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Gingivitis is an infection of the gums caused by plaque bacteria. It results in inflammation of the gums. Pregnancy gingivitis occurs when changes during pregnancy can make your gums more vulnerable to plaque, leading to inflammation, swelling, and bleeding.
In many cases, pregnancy gingivitis is minor and goes away on its own. But if severe or left untreated, gingivitis can cause tooth decay. It can also spread to the underlying bone, eventually leading to tooth loss.
Pregnant people have an increased risk of developing gingivitis. By some estimates, 60 to 75% of pregnant people develop gingivitis.1
Currently, researchers think pregnant people are more likely to develop gingivitis because of:
Many people develop pregnancy gingivitis, or notice their symptoms are most severe, during the second trimester of pregnancy to the end of pregnancy.
The most common symptoms of pregnancy gingivitis are red, swollen, sore gums. But it may also cause:
In most cases, pregnancy gingivitis resolves once someone has delivered their baby. While it may take some time to go away, symptoms typically reduce gradually after being pregnant.
The best treatment for pregnancy gingivitis is getting frequent dental cleanings. If you have gingivitis, your dentist will also recommend you practice extremely good oral hygiene, such as brushing and flossing more frequently.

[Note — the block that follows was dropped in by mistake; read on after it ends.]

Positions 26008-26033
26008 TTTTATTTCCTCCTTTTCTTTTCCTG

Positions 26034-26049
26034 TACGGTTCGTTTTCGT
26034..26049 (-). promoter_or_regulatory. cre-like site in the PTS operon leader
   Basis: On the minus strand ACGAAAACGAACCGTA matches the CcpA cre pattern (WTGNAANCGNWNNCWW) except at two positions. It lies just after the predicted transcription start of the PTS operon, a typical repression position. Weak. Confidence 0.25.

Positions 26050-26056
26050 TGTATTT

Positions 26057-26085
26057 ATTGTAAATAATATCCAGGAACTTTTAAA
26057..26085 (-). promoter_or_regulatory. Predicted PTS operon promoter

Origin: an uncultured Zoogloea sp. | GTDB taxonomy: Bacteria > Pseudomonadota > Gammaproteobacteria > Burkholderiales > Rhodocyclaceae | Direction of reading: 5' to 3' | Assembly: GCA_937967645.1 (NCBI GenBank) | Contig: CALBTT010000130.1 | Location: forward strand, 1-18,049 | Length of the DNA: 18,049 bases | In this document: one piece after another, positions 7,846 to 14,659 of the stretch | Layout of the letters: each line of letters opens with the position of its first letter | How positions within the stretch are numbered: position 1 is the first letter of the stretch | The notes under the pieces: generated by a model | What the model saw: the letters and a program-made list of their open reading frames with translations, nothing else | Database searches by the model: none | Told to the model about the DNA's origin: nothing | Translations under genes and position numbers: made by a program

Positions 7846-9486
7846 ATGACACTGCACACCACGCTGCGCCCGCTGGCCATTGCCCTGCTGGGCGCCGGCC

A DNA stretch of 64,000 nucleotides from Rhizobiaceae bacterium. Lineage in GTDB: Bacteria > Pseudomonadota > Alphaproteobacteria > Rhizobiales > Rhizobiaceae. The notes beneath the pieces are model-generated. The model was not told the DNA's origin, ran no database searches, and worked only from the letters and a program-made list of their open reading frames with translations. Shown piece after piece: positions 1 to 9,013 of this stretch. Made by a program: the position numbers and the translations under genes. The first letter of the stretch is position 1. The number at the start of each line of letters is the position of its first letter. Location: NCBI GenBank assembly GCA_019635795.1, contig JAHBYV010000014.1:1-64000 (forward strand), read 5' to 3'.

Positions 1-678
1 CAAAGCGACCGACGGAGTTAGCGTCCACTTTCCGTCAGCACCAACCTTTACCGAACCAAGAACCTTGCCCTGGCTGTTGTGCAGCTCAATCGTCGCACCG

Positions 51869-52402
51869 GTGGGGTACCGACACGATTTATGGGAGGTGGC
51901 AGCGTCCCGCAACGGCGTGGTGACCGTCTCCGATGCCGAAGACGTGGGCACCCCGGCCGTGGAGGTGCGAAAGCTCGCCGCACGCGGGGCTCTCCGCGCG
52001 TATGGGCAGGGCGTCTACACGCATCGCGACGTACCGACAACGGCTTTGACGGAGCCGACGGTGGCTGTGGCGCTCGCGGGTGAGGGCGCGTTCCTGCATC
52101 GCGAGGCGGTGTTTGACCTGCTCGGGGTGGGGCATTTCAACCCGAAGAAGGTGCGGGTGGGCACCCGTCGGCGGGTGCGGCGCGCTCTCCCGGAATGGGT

Additional treatments for mild pregnancy gingivitis include:
Treatments for severe pregnancy gingivitis include:
You cannot change many of the underlying factors that increase the risk of developing gingivitis during pregnancy. But there are some ways to reduce the risk of pregnancy gingivitis or prevent it, such as:
If you notice changes in your gums or oral health, speak to a dentist. Visit a dentist as soon as possible if you:
The American Dental Association, the American Congress of Obstetricians and Gynecologists, and the American Academy of Pediatrics all encourage women to maintain dental care while pregnant.
“Professional dental care is critical in a pregnant woman’s life, and maintaining oral health is directly linked to good overall systemic health,” says Nandita Lilly, D.M.D., one of NewMouth’s in-house dentists.
Many pregnant people develop gingivitis while they’re pregnant. This is likely due to surges in estrogen and progesterone levels during pregnancy, which makes the body more susceptible to infection.
Increased blood flow to the gum tissues, cravings for sugars or carbohydrates, and exposure of the teeth to stomach acids after vomiting also increase the chances of developing gingivitis during pregnancy.
Most people with pregnancy gingivitis notice their symptoms resolve naturally after giving birth.
If you notice changes in your gum health during pregnancy, or the symptoms don't go away on their own after pregnancy, talk to a dentist.
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